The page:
I’ve made a vow. No trips to the grocery store until the pantry, refrigerator and freezer are completely cleaned out. Yes, the refrigerator in the garage counts.
OK, so milk, bread, and eggs are excluded, but everything else must go or be used up. I recently had to toss some staples that were well past their “use by” date. Can I help it if my teenagers grew up, and I forgot to buy smaller quantities? Because my thrifty nature cringes at throwing away good food, this has to stop.
One of my problems, besides a slight hoarder’s mentality, is that I love to try new things. I’ll be perusing the grocery aisle, minding my own business as I look for something on my list, when my attention is captured by something that just sounds wonderful. A new pesto, or a lemony vinaigrette, or whatever—I buy it, thinking that it would be fun to marinate chicken, or come up with a new appetizer.
Except that I don’t. With just two of us in the house these days, and one of us on the road way too many of those days, we don’t eat at home much. When we do, we rely on the tried and true rather than new adventures.
There are additional problems, of course. Product samples come in all the time, we receive food gifts, and sometimes we simply overbuy. And when we do entertain, I’ll shop on the fly, forgetting that I already had a can of this or a bag or that tucked away.
And, so, the amount of sheer ingredients have piled up. I bought extra shelving, but even that has reached its limits. Yes, it’s time to use things up.
Yesterday for dinner we had chicken strips with the lemon sauce, that didn’t quite taste the way it did in my imagination. And the chicken had been in the freezer so long it needed more help than the sauce could give. My husband is gamely eating up the bag of tilapia filets, and I’m bound and determined to figure out what is in the plastic containers in the freezer (how long ago did I make that freezer jam, anyway?).
We even opened a jar of chocolate sauce that we’d been saving for a special occasion. Since 1999. Yeah, it went in the trash.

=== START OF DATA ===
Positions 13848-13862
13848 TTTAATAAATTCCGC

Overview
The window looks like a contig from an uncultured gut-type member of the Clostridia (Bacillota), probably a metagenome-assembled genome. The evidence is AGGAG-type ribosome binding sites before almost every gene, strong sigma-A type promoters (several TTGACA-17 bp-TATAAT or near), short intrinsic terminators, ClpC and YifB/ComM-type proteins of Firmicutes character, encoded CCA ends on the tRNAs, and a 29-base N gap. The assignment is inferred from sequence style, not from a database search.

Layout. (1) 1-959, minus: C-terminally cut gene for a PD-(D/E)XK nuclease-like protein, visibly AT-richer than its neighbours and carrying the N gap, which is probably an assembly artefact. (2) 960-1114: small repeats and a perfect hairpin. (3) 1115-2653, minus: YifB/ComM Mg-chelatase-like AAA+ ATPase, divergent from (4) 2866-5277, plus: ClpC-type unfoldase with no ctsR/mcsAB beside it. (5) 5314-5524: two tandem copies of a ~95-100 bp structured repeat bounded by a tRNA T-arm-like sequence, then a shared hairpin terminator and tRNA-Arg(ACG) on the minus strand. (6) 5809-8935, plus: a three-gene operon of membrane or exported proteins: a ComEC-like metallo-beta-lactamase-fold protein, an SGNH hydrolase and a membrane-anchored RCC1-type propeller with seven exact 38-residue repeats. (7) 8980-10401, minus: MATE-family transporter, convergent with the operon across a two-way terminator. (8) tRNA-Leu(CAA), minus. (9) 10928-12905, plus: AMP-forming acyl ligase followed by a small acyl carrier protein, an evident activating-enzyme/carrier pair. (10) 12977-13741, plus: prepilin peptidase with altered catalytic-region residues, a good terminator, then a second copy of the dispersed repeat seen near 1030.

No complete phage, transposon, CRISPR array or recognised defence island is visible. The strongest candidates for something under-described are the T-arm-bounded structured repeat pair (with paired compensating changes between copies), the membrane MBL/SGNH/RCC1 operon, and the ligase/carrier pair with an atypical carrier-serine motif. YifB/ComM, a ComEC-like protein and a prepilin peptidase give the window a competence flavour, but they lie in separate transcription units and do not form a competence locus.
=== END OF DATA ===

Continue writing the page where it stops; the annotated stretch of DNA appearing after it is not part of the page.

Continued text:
There’s a lot more in the shelves that will probably cause some unusual meal combinations over the days to come. But when we’re done, perhaps we’ll be able to find that bag of pasta I know I brought home from New York.
Here’s to spring cleaning. For now, it’s the future of meal planning.
I was part of abusiness that faltered after 9-11.
Ok it failed. It was an Internet company, and while there were lots of reasons for it to work, the distrust of technology that arose after 9-11 made the reasons for it not to seem much stronger to our clients.
To the credit of the people who believed it in, that business has since picked up the remnants and reinvented itself. In the process, though, investors and employees lost a lot, and a lot of time was spend in building anew.
But they did build. So did I, in another business, and another since then.
It’s perhaps the most fitting tribute to 911. The events of that day were designed to bring America down. And at its core, America is about the ability to create our lives and our businesses as we wish.
A few weeks ago I had the opportunity to visit the Flight 93 memorial in Pennsylvania. It was a beautiful tribute to heroism, now commemorated in a national park. The plane was left as the final resting place of the heroes on board. They are the people who took a vote and decided to do what needed to be done to save others and send a message back to the terrorists. You haven’t won this one. And I love that they took a vote. It just says something about democracy.
While I was sitting there contemplating their decisions and their sacrifice, looking out over afield now planted with wildflowers, I took a business call.
Because I wanted to be reverent, I stepped away. But I also thought that just maybe the people of Flight 93 might be OK with business being rebuilt. Because it’s at least part of what their sacrifice was about. It was so that America and the businesses of America could go on.
The same week, we stopped by a veteran’s park in New Jersey, where my father-in-law has a brick with his name on it, a small thank you for his service during WWII. One area of the new park is hosting a ceremony today, on September 11, 2012, to dedicate a piece of the twin tower that is now a feature of that park. Apparently theycommissioned the government for the remnant as part of the memorial tribute to those who have served our country. We saw the piece before it was landscaped, in all its stark beauty. Rough edges, demonstrating quite clearly what was ripped away from family, friends, and America.
It reminded me again that we are still picking up the pieces. We are finding new places for them, and not only rebuilding, but building from scratch again.
Even while we fight our current economic conditions, America hasn’t lost her ability to create and recreate. It hasn’t lost her ability to do business.
For me, who lost something important on 9-11, it’s another reminder that life goes on. For those who lost their lives in 911, and those who lost their loves, it’s not that clear and not that easy; I know that.
So we pause andremember and say thanks to those who made a deliberate decision to sacrifice on that day. We say prayers for those who were hit without warning.
And we continue to build and rebuild. It’s what America does.
Here’s to picking up the beautiful pieces of America.